Obama and Cheney give dueling speeches on terror policy

Posted on May 21, 2009



One day after the Senate overwhelmingly voted against providing funds to close down Guantanamo Bay, President Obama gave an address reaffirming his intention to bring some Gitmo detainees to the US. Nearly simultaneously, the increasingly vocal former Veep Dick Cheney spoke at the American Enterprise Institute and blasted the phony moralizing and feigned outrageof partisan critics of Bush-era interrogation tactics, and stressed again that the CIA operated within its boundaries and with the knowledge of Congress, including Speaker of the House Nancy Pelosi.

Obama’s speech was hastily scheduled as a way of pre-empting Cheney’s scheduled speechin an effort to try to push the Guantanamo debate in a direction favorable to the administration. From what I can tell, there still isn’t an assuring plan in place of dealing with the detainees. It would have behooved the President, before announcing he was closing Gitmo, to have a fleshed-out and cohesive plan in place to assuage the nerves of those in Congress and many voters about what would eventually happen with these detainees. Instead, in a rush to action, the administration looked before it leaped, and is now paying the consequence for it.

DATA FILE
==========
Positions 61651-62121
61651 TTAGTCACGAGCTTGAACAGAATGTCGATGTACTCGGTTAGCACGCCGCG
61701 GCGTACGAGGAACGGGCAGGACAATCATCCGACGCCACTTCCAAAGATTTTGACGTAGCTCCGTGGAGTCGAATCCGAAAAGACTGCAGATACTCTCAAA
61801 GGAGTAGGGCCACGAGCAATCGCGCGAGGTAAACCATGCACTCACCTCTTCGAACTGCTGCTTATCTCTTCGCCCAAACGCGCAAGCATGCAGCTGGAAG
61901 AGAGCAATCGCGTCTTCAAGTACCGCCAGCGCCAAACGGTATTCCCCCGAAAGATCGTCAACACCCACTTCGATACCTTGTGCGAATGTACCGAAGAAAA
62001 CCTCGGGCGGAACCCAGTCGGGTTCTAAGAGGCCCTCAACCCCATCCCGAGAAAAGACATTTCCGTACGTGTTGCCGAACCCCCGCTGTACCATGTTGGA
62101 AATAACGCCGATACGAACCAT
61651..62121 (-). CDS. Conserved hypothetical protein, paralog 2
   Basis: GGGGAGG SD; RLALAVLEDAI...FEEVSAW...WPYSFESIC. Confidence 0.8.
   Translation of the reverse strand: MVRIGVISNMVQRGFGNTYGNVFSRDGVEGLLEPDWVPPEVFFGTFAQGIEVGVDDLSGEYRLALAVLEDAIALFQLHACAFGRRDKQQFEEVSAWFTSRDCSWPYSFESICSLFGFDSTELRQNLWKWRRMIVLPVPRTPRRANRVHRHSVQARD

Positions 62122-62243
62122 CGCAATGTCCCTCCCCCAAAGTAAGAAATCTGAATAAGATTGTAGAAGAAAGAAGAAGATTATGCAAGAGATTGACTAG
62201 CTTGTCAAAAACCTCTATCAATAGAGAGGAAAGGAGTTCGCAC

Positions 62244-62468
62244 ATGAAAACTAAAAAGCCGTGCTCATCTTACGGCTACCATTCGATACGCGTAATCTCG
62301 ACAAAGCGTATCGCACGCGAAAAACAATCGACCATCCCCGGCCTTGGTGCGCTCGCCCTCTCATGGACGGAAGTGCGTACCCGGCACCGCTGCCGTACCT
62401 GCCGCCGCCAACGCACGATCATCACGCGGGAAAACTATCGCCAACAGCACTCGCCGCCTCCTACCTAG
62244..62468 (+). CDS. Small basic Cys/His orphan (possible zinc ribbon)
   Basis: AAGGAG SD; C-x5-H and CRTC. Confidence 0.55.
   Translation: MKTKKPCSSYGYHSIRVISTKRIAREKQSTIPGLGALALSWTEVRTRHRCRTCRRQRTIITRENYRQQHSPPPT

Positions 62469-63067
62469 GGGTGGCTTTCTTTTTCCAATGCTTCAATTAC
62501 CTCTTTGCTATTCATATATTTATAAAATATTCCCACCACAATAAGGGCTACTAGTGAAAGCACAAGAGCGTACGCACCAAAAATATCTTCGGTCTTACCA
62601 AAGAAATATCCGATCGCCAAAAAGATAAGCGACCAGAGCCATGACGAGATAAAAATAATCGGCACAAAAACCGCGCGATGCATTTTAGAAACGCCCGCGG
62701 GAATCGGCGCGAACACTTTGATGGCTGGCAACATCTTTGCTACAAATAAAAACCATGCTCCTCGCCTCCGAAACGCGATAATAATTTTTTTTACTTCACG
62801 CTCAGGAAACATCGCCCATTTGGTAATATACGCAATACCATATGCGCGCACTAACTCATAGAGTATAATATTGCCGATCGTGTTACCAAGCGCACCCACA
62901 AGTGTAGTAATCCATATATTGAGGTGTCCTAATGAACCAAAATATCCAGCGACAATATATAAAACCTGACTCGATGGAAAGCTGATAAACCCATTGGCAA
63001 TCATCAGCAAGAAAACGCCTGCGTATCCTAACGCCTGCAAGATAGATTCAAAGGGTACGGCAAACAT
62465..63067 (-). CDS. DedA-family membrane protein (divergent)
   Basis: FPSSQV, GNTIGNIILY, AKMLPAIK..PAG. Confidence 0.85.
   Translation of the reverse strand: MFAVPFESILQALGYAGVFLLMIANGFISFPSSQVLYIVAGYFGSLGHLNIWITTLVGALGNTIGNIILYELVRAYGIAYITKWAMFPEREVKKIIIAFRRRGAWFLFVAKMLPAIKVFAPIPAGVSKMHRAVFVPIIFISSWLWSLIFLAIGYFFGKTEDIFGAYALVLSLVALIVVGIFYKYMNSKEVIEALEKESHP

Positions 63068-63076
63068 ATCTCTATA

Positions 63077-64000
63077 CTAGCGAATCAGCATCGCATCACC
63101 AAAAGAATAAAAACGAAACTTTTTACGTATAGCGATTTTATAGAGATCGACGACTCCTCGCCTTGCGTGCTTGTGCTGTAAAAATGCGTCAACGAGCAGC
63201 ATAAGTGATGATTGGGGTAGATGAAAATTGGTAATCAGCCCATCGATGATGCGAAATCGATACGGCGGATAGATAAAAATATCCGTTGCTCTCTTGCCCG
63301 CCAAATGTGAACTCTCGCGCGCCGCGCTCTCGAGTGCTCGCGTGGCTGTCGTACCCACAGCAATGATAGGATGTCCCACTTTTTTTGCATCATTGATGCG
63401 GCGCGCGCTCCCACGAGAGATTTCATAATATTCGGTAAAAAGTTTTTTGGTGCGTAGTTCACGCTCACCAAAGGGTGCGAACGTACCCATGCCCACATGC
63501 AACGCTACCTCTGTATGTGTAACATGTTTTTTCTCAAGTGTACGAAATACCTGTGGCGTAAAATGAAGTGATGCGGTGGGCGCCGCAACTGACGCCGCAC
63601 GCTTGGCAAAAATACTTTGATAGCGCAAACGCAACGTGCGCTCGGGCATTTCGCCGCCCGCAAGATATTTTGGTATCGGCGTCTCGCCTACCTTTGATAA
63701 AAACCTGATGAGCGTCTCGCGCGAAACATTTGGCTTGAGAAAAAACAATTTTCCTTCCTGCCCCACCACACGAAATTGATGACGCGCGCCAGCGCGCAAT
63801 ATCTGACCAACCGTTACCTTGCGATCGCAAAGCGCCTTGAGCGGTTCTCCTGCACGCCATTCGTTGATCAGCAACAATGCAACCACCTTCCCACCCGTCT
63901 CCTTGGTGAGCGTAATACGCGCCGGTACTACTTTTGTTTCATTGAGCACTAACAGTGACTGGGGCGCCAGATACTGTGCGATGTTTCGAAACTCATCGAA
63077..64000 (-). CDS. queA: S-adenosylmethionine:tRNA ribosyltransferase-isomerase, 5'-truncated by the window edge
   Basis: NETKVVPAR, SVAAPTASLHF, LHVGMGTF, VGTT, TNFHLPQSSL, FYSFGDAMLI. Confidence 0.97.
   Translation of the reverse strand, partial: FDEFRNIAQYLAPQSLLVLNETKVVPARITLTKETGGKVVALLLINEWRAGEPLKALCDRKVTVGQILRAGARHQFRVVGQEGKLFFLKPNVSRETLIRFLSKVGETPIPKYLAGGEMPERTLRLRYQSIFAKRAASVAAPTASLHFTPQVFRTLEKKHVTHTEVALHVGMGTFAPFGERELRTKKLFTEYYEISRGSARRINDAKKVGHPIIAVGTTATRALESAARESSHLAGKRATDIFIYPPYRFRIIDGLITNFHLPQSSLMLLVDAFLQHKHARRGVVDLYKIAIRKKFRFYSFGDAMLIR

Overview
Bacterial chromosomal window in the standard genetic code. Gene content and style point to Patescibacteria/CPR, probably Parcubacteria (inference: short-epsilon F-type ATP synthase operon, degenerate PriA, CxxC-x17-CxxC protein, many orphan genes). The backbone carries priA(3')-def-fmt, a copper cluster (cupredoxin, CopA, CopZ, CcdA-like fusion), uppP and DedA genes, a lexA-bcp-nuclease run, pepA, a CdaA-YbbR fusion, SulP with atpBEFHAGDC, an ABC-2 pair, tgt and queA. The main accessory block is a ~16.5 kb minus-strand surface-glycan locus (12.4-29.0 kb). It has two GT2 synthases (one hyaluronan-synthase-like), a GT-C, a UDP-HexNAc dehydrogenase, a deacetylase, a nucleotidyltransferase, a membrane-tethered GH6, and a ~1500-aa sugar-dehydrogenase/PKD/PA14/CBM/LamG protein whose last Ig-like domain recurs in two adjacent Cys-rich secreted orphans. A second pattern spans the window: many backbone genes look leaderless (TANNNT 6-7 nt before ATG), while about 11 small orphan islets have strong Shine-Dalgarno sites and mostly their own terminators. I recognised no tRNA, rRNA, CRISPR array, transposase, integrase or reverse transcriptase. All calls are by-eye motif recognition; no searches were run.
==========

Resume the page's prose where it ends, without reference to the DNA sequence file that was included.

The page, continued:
I read something today pooh-poohing bringing the Gitmo prisoners to the US – it’s not like they’re super-villains that will immediately break out with their monster powers, right? Of course that’s true, but that really isn’t the way the debate has been framed for the past few years. What I hear is that these are innocent people at Gitmo were abducted from battlefields just so prison guards could abuse them in Cuba and flush their Korans down the toilet. Honestly, the fact that there is a belief we need to keep them locked up is progress to me.

Update: A quick and unrelated aside – it’s a fair bit of work to find images of VP Cheney that aren’t grossly unflattering or photoshopped to hell. Google Images serves up a few pages of the stuff that, while entertaining to some, are hardly useful to anyone in a serious capacity. I don’t know if I’d call it “image bias”, and I’m not sure how Google does its image search algorithm, but it is interesting to note.

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